So, what I find is that returns to home ownership are actually bid down to a return level that reflects few returns, on net, to idiosyncratic risk and reasonable returns on risk adjusted investment.  Homes, in the aggregate, have very stable incomes - similar to the income on inflation-protected bonds - and rather than having default risk they have liquidity risks and occasional vacancy risk (which is nearly eliminated for an owner-occupier).  And, the return level we see for homes over time reflects this - returns are very similar to inflation protected treasuries.  Actually, I find it useful to treat mortgage rates as a proxy for home returns (in nominal terms, with inflation included), and we know that mortgage rates tend to have a relatively small spread of about 1% above long term treasuries.

I hear pushback regarding this idea from financial advisors.  They tend to separate home ownership from other portfolio management decisions.  People buy homes because of the benefits of owning, not because they offer high ROI, they tell me.  It's consumption, not investment.  I realize that there are benefits to ownership and that families don't tend to think of their decision to buy homes as portfolio management.  That is because homes aren't commodified like bonds, so as individuals, our focus is on the factors that differentiate one house from another.  Very few of us are the marginal buyer, and it is the marginal buyer that pushes homes to non-arbitrage prices.

We tend to live a renting lifestyle where the high transaction costs of housing make it a non-starter until we step over some threshold in our life cycle that puts us in the homeowner category.  These things tend to happen in regime shifts, so we tend to hop right over the marginal buyer.  This gives us the impression that the marginal buyer doesn't exist.  But, that's a false impression.  There are some portion of owner-occupiers who are at the margin, and landlords and homebuilders are basically always there.

One other piece of confusion that I want to avoid, which I have mentioned before is the idea of thinking of home values as leveraged purchases made possible with mortgages.  This, along with the idea that most households are not on the margin, and would be willing to bid home prices up if they needed to, feeds the idea of a housing market given to irrational booms when credit is loose.  But, many households have very high levels of equity.  Housing generally lacks price discrimination, so it seems to me that it would be difficult to argue that prices respond to buyers with excessive consumer surplus.  The forces at the margin of supply and demand set the prices.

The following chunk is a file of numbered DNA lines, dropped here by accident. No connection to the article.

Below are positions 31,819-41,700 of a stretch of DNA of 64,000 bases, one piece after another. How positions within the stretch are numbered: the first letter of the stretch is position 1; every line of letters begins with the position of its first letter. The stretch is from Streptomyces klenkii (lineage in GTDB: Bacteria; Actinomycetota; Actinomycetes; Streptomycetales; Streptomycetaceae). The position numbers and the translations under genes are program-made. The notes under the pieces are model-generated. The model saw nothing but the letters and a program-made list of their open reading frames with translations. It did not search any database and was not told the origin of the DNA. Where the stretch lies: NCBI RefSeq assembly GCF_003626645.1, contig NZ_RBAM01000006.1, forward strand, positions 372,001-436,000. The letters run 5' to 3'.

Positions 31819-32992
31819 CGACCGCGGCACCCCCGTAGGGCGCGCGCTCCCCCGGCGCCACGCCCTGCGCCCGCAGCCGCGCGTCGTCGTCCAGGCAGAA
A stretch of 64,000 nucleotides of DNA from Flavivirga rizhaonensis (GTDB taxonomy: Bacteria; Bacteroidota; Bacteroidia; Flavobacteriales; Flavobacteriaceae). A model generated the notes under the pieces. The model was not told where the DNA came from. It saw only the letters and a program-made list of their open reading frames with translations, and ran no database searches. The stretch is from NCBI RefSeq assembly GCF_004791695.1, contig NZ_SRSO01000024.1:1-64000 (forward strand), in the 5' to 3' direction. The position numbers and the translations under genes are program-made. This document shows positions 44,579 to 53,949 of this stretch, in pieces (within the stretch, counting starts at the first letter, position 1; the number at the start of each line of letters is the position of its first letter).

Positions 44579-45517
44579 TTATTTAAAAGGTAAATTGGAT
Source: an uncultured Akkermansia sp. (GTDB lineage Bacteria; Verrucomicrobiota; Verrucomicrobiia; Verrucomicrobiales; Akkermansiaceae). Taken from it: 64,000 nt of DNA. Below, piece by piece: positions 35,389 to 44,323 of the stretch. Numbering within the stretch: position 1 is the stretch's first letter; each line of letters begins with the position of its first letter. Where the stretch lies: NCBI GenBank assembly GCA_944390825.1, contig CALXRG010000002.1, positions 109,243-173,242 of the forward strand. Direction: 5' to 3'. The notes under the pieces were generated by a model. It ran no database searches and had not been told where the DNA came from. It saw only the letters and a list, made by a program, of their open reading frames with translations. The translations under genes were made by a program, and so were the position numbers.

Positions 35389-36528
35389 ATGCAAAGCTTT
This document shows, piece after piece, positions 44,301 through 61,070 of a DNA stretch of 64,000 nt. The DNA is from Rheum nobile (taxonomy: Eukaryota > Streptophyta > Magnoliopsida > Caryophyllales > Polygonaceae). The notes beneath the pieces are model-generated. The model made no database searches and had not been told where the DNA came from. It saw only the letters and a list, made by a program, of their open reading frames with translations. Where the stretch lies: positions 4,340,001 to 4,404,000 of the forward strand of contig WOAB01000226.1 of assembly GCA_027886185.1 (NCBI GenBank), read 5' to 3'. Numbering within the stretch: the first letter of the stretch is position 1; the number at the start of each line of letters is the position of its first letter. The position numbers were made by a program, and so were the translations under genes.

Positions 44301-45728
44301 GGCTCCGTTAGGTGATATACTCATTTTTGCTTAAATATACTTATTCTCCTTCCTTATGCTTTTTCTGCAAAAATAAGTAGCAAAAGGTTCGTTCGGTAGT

So, I tend to analyze home values from a total equity point of view.  Pulling in mortgage factors just confuses the matter.  Homes have intrinsic values, regardless of their funding.  Now, I confuse this by using mortgage rates as a proxy for required returns on homes.  But, I am treating mortgages as another form of real estate ownership with a similar level of required yield, not as a source of funding or demand for the buyer.

This might all seem theoretical, but it is confirmed by the empirical data.  Home prices over time follow the path you would expect them to follow if they were a part of an efficient market with relatively low systemic risks.  I will look at the data, which I think will include some contrarian findings that I might have called surprising about 40 posts ago.

Wednesday, July 29, 2015

Housing Tax Policy, A Series: Part 48 - Accommodative Appraisers are not evidence of a bubble

Appraisers are a governor on price fluctuations.  They are a source of friction.  They can't increase price fluctuations.  Nobody with a winning bid on a home raises their bid because the appraisal came in higher.  Appraisals are part of what makes home prices sticky.

We don't have banana appraisers in grocery stores, yet banana prices don't just keep skyrocketing upward because of their absence.

Appraisers have been widely blamed for fanning the flames of the housing boom, but even if you don't buy my argument above, accommodative appraisers are not evidence for a bubble.  There are two scenarios that could explain the speculative boom.

1) Buyers started bidding up the prices of homes with little concern for their value, accommodated by banks issuing mortgages without regard for the danger of these prices falling back down to reasonable levels.  Since the houses were overpriced, banks had to find friendly appraisers who would use aggressive methods to justify the prices that kept the bubble going.

2) Home values were rising at an unusual rate, due to rising rents, rising expected rents, and falling long term real interest rates.  Because of the unusual rise in intrinsic values, frictions in the home market made it difficult for market prices to follow.  This created an opportunity for "flippers" and speculators who could profit from the price stickiness by buying homes at less than intrinsic value and selling them fairly quickly at an expected profit once the market price overcame those market frictions.  Appraisers willing to use more aggressive methods helped to disengage the housing market from those frictions and reduced the inefficiencies that led to speculative profit taking.